As new HIV/AIDS infections and related deaths decline, Christian and Muslim leaders in Kenya discussed how to improve their strategies at a conference in Nairobi Nov. 23-25 entitled “Doing More, Doing Better: Towards Zero New Infections.”
It critically examined faith groups’ approaches and concluded that some led to increased stigma, denial and shame. “For the last 30 years or so, religious leaders across the different religions have generally perceived and approached HIV and AIDS as a sexual moral issue,” said the Rev. Wellington Mutiso, general secretary of the Evangelical Alliance of Kenya. “This has led to faulty perceptions that individuals, families and communities with high incidences and mortality are most promiscuous, unfaithful and least spiritual.”
The conference was sponsored by the National AIDS Control Council (the Kenyan government anti-HIV/AIDS steering body in partnership with the U.K.-based charity ChristianAid), the United Nations Development Programme (UNDP) and the United Nations Programme on HIV/AIDS (UNAIDS).
UNAIDS said 2.7 million globally were newly infected with HIV in 2010, down from 3.2 million in 2001. About 33.4 million people globally are HIV-infected. Nearly 1.5 million Kenyans are living with HIV/AIDS.
The religious leaders recommended viewing the disease as a social, economic, political and medical issue. They said comprehensive, integrated and stigma-free approaches should combine moral and public health issues. Past responses have tackled it as a sexual and moral deviance problem, they noted.
“Churches have been stressing ABC (Abstain, Be faithful and Counseling or Condom use) as an approach for some time. This is has been very important for the churches, but we feel should [re-examine] this method. I would say, for instance, it is very important to counsel infected individuals for them to choose whether to use condoms or not,” said former Anglican Archbishop Benjamin Nzimbi in an interview with ENInews.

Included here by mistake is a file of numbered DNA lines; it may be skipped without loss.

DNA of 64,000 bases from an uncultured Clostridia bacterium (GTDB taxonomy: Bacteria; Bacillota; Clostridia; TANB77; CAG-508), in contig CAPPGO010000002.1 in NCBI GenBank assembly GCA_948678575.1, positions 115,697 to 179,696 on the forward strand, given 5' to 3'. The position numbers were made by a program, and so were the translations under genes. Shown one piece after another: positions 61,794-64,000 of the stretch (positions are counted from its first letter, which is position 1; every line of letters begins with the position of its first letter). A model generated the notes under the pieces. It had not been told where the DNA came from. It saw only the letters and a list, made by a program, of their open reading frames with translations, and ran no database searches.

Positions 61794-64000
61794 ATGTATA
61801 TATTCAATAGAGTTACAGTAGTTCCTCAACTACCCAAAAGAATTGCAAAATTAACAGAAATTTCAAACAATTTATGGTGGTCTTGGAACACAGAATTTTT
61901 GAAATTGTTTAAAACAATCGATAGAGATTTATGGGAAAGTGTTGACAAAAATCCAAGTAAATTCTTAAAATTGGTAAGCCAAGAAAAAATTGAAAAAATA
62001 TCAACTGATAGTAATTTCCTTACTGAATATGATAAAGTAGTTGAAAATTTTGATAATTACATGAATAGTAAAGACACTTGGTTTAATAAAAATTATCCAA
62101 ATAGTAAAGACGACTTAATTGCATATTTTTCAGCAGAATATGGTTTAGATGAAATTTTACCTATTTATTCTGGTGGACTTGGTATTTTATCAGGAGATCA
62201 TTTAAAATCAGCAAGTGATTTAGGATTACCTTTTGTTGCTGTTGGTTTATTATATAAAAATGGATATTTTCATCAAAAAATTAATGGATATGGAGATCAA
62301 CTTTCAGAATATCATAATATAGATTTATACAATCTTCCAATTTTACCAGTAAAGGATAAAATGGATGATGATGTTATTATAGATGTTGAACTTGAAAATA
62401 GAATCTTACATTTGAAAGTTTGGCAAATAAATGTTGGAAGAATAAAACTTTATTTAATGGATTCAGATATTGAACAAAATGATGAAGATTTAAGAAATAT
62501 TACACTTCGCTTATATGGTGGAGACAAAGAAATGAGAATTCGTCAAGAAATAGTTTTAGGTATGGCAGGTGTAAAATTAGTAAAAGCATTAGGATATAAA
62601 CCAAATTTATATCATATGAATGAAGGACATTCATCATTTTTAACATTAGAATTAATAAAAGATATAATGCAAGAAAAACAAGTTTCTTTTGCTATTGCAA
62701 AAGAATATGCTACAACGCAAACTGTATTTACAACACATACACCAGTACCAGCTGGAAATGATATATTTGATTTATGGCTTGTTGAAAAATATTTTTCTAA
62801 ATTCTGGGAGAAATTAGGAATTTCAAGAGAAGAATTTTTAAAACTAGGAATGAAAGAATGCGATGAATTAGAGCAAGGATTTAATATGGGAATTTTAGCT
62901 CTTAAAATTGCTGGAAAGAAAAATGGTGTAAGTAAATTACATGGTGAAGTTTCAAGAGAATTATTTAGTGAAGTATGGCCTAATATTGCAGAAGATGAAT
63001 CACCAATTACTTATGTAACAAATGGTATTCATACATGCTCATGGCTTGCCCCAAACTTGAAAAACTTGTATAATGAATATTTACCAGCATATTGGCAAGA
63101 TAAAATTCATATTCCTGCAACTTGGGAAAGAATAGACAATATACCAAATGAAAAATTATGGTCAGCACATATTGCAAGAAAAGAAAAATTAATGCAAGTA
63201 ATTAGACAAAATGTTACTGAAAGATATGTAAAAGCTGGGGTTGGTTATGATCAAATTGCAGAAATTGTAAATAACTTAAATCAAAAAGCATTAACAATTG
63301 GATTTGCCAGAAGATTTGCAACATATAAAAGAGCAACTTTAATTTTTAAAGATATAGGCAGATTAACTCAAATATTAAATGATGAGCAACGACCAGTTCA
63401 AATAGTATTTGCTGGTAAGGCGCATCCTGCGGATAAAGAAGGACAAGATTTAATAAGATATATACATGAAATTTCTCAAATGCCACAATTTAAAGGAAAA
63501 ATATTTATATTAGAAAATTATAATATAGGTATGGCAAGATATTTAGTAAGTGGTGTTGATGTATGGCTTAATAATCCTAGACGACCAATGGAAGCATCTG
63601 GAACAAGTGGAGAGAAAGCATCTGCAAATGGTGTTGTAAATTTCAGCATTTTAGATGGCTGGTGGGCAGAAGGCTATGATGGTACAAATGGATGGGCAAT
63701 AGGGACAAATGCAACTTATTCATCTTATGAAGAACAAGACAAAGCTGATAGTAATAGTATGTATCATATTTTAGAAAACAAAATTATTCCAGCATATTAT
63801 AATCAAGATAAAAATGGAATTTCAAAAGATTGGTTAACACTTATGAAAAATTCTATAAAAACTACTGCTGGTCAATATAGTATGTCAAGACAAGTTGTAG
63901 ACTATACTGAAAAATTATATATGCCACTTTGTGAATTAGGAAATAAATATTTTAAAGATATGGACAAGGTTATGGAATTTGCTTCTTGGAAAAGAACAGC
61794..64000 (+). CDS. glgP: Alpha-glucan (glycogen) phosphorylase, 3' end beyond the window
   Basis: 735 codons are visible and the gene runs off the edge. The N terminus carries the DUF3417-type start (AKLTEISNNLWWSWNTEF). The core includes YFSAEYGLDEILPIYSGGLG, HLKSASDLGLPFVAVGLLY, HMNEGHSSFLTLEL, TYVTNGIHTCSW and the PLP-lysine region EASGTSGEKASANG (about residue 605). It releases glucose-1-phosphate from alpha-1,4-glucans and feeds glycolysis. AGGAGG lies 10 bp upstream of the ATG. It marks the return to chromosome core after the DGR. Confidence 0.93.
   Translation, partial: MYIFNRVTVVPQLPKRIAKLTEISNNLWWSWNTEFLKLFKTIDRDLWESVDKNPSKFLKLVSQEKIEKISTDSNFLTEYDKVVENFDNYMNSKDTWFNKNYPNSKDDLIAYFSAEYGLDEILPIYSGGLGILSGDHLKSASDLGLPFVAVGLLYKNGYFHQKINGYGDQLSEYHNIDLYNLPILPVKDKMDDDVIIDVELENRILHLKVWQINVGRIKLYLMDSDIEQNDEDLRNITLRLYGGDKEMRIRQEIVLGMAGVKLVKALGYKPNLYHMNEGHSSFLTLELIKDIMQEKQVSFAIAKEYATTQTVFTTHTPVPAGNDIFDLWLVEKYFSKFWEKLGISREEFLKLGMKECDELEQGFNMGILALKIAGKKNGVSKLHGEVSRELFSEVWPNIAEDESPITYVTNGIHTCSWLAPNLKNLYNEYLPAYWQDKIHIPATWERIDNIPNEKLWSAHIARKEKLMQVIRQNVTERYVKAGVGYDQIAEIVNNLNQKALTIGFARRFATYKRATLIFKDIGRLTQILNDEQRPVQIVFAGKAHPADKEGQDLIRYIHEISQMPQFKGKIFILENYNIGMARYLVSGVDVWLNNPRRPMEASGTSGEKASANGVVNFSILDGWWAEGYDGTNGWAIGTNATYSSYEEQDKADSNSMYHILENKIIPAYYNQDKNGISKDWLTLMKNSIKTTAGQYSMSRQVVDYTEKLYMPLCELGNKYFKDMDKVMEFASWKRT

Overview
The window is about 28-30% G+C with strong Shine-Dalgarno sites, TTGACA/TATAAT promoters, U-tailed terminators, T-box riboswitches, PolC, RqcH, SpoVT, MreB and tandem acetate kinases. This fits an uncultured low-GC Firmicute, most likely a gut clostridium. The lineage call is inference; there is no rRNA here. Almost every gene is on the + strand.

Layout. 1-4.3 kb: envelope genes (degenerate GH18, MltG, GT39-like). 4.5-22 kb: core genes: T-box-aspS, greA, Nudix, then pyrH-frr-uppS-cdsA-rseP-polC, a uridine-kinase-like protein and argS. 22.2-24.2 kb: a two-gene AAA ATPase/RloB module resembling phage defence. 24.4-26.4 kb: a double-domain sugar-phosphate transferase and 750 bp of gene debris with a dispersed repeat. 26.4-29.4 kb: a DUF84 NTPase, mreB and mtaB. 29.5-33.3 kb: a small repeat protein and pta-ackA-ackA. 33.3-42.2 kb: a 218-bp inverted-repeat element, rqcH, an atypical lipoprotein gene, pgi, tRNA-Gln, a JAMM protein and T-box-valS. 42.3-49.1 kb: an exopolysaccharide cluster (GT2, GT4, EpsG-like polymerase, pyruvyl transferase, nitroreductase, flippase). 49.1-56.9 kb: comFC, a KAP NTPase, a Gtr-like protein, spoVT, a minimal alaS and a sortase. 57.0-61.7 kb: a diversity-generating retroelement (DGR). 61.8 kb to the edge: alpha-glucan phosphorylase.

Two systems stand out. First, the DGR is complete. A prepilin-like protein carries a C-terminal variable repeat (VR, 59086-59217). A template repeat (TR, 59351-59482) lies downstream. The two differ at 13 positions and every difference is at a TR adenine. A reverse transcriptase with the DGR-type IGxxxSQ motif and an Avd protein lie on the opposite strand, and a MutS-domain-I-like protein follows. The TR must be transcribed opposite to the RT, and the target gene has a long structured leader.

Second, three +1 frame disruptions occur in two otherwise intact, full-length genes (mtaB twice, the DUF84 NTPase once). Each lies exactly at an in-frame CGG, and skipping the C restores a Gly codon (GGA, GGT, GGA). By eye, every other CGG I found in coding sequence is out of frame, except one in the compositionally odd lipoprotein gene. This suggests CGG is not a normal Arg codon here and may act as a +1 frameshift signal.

“The church, especially the Anglican church, has been saying the use of condoms is within the context of the marriage. We have stuck to that because if the condoms are given without control, this can mean increased sexual activities among the populations,” he said.
Across the country, faith-based organizations are leading efforts to provide treatment in mission hospitals. They also run programs that support women, children and orphans. In addition, the groups have promoted behavior changes, which experts say are crucial to reducing HIV infection and transmission.
One-quarter of all support in the area of HIV comes from faith-based institutions, Ana Isabel Nieto, chairperson of the UNAIDS Coordinating Board, told the gathering. “It is not always visible or said; it is silent support that should be recognized,” said Nieto, while urging the religious institutions to work with all people regardless of their sexual identity or orientation.
Until recently, mosques could not send messages on HIV/AIDS because leaders viewed it as a sexual sin, according to Sheikh Haidar Kafi, secretary general of the Kenya Council of Imams and Scholars. He said worship houses have since become crucial points for disseminating information on the pandemic.